Early Indian narrative art of Bharhut [Photo gallery]
Rooted in human experience, the art of Bharhut is the product of an indigenous culture where the reliefs, patronised by a wide spectrum of society, articulate forthright to the ordinary laity and pilgrims. The overflow of natural forms in the art of the railings and gateways of the stupa of Bharhut creates an ideal balance between the sacred and the mundane.
Bharhut represents the earliest evidence of narrative art which display many story telling techniques. The stone railing, which imitates wooden post-and-rail construction, is decorated with medallions and lunates, most of them filled with the lotus ornament. Although the stūpa does not exist anymore but majority of the remnants of the railings have been preserved in the Indian Museum and elsewhere. Other railing medallions and the coping depict Jātaka stories (legends of the Buddha’s previous births) and events of the Buddha’s life. Since these are labelled, Bharhut sculpture is indispensable for an understanding of Buddhist iconography.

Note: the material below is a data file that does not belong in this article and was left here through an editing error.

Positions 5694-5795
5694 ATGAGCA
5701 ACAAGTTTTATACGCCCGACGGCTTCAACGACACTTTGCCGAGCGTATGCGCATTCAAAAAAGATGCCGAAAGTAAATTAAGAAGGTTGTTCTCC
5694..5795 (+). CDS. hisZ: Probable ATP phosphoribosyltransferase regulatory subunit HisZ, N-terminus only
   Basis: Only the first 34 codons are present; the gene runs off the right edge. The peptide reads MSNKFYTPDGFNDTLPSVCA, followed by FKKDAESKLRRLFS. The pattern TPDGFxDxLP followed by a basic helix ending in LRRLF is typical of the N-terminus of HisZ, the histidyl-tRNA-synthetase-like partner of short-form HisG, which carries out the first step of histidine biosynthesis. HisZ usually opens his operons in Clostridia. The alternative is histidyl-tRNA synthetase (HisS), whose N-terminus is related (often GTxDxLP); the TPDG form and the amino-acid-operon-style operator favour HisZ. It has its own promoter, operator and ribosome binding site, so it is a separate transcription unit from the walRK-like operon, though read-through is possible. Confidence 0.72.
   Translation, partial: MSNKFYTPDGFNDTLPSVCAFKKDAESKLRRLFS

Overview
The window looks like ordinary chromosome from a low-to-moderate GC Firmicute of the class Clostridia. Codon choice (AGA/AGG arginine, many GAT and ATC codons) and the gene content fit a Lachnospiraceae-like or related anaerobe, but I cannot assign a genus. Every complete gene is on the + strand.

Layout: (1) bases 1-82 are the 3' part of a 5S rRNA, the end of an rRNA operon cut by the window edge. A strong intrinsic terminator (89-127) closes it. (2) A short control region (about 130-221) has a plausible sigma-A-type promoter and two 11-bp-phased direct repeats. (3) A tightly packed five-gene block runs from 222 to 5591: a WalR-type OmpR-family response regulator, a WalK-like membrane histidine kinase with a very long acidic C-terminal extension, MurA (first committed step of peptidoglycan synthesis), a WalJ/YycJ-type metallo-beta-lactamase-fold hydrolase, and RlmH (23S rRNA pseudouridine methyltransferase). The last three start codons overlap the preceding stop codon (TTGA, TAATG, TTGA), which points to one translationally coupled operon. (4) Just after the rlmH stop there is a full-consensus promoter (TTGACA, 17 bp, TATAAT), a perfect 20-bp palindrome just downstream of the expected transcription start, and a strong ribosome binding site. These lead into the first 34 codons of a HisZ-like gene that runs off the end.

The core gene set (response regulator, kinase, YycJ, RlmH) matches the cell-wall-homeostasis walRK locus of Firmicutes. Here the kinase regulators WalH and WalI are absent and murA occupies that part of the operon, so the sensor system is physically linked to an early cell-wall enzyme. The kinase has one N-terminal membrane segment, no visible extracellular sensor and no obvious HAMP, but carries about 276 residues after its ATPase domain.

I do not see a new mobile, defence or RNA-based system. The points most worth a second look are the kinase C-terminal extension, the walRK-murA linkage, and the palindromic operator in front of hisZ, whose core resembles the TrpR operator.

These photographs are embedded in the dissertation called “The Representation of nature in early Indian narrative art of Bharhut c 2nd to 1st century BCE” by Shreyashi Chaudhuri (source)
Gallery: 140 images
Click each photos to see detailled description, exif-information and high-resolution: